Chinese Auction House King Named in Panama Papers

The founder of China Guardian is also married to Chairman Mao's granddaughter.

Chen Dongsheng, chairman and CEO of Taikang Life Insurance Co., attends national insurance work conference on January 13, 2006 in Beijing, China. Courtesy of China Photos/Getty Images).

The Panama Papers have touched the heights of China’s political and economic elite—which, naturally, also means its art-market elite.

Yesterday, the International Coalition of Investigative Journalists (ICIJ), which is coordinating coverage of the leaks, released a story naming the top Chinese power players operating shell companies. Among those highlighted is Chen Dongsheng, founder of China Guardian, currently the world’s fourth-largest art auction house.

In 2011, Chen used Panama-based firm Mossack Fonseca to set up Keen Best International Limited, registered in the British Virgin Islands. He is the sole director and shareholder of the shell company. Little else is known about what function it has served, even after the leak.

However, the revelations about Chen’s offshore activities carry a particular symbolism. A business icon, Chen founded not just China Guardian, but also China’s fourth-largest insurance company, Taikang Life. He also happens to be married to Kong Dongmei, the granddaughter of Chairman Mao.

Related: What You Need to Know about the Latest Panama Papers Revelations

Granddaughter of the late Chinese revolutionary Mao Zedong, Kong Dongmei (R) signs copies of the new pictorial book on the life of her grandfather, at a bookstore in Beijing 20 December 2003. The revolutionary and often brutal leader, born on December 26, 1893, has long been praised for establishing the People's Republic of China in 1949, as China prepares to dust off an updated version of the cult of personality for the 110th anniversary of the birth of the late revolutionary Mao Zedong, with a new hip-hop song, films, books and concerts. <br>Photo: STR/AFP/Getty Images

Granddaughter of the late Chinese revolutionary Mao Zedong, Kong Dongmei (R) signs copies of the new pictorial book on the life of her grandfather, at a bookstore in Beijing 20 December 2003. 
Photo: STR/AFP/Getty Images

According to the Telegraph, the marriage of the two was only revealed in 2012, a year after Chen divorced his wife. (Keen Best International Limited was incorporated around the same time.)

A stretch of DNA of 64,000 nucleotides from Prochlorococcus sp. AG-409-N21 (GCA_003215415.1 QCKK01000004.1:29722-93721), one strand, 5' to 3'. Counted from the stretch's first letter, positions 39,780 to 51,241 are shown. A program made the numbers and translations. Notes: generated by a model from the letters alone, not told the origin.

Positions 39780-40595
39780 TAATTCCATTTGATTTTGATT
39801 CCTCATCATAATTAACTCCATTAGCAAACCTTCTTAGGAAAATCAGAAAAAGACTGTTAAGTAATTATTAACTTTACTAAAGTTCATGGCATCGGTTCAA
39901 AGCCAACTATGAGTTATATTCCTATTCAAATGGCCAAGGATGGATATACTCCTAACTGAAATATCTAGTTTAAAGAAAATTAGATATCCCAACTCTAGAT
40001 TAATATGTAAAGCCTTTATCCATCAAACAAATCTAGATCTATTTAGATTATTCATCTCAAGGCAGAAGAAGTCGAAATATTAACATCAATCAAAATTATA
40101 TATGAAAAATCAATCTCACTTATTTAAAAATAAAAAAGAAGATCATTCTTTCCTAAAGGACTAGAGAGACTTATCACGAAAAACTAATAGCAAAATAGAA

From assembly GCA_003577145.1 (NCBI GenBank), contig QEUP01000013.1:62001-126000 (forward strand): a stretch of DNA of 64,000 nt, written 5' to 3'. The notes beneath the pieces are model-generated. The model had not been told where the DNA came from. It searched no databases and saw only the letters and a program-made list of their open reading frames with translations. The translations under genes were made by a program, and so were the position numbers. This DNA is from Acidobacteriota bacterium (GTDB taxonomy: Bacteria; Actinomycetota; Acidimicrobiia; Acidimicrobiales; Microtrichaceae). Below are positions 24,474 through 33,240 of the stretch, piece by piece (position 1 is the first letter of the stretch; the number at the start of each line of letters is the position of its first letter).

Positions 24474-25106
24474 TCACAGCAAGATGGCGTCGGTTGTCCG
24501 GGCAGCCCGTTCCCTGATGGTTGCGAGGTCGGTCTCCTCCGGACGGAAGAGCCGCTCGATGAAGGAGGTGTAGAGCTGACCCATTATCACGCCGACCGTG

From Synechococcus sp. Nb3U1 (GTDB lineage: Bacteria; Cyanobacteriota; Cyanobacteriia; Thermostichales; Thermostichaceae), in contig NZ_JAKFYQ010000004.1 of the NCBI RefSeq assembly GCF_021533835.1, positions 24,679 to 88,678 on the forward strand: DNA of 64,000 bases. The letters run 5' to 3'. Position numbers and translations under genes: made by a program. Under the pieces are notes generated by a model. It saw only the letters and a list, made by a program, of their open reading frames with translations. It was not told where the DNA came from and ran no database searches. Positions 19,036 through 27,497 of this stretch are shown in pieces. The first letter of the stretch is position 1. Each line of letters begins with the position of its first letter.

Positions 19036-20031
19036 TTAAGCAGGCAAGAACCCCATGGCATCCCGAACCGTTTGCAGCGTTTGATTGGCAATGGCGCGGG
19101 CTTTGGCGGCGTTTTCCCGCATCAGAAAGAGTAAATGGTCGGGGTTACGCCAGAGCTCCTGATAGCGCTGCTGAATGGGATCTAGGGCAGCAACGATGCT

In 2013, the duo appeared in 242nd place on a popular list of China’s wealthiest families and individuals, with a fortune of five billion yuan ($815 million), a fact which incensed some readers. In a widely circulated comment, one Chinese official denounced Kong Dongmei: “The offspring of Chairman Mao, who led us to eradicate private ownership, married a capitalist and violated the family planning policy to give birth to three illegal children.”

As for the auction house Chen founded, as of 2013, a Financial Times article said that he remained the largest shareholder, though he has turned over direct management of the business. Driven by a turbo-charged Chinese art market, China Guardian saw considerable growth in the early part of the decade—though it has since hit choppy waters.

Caption:In a picture taken on October 6, 2012, a woman inspects artwork by Chinese artist Qi Baishi entitled 'Landscapes' during a China Guardian auction preview in Hong Kong. China Guardian Auctions, China's oldest auction house, held a sale on October 7 of more than 300 Chinese paintings including modern masters that is expected to fetch about 24 million USD. <br>Photo: DALE de la REY/AFP/GettyImages

On October 6, 2012, a woman inspects artwork by Chinese artist Qi Baishi entitled ‘Landscapes’ during a China Guardian auction preview in Hong Kong.
Photo: DALE de la REY/AFP/GettyImages

In 2012, China Guardian expanded beyond its operations in mainland China, holding its first sales in Hong Kong and competing with Sotheby’s and Christie’s Hong Kong franchises.

According to the ICIJ, Chinese clients accounted for 29 percent of Mossack Fonseca’s business, making it the Panamanian firm’s most lucrative region. Numerous high-ranking Chinese officials and their relatives have been revealed as operating offshore companies in the Panama Papers leak, including a close relative of Chinese president Xi Jinping.

“In all cases there was no suggestion of wrongdoing but revelations that relatives of senior officials might have stashed their wealth away in tax havens are to cause embarrassment to the communist elite,” the International Business Times notes.

Publicly, Xi has made cracking down on corruption a hallmark of his recent policy. Indeed, many observers (including China Guardian president Hu Yanyanblame the anti-corruption drive for the recent rough patches in the Chinese art market.


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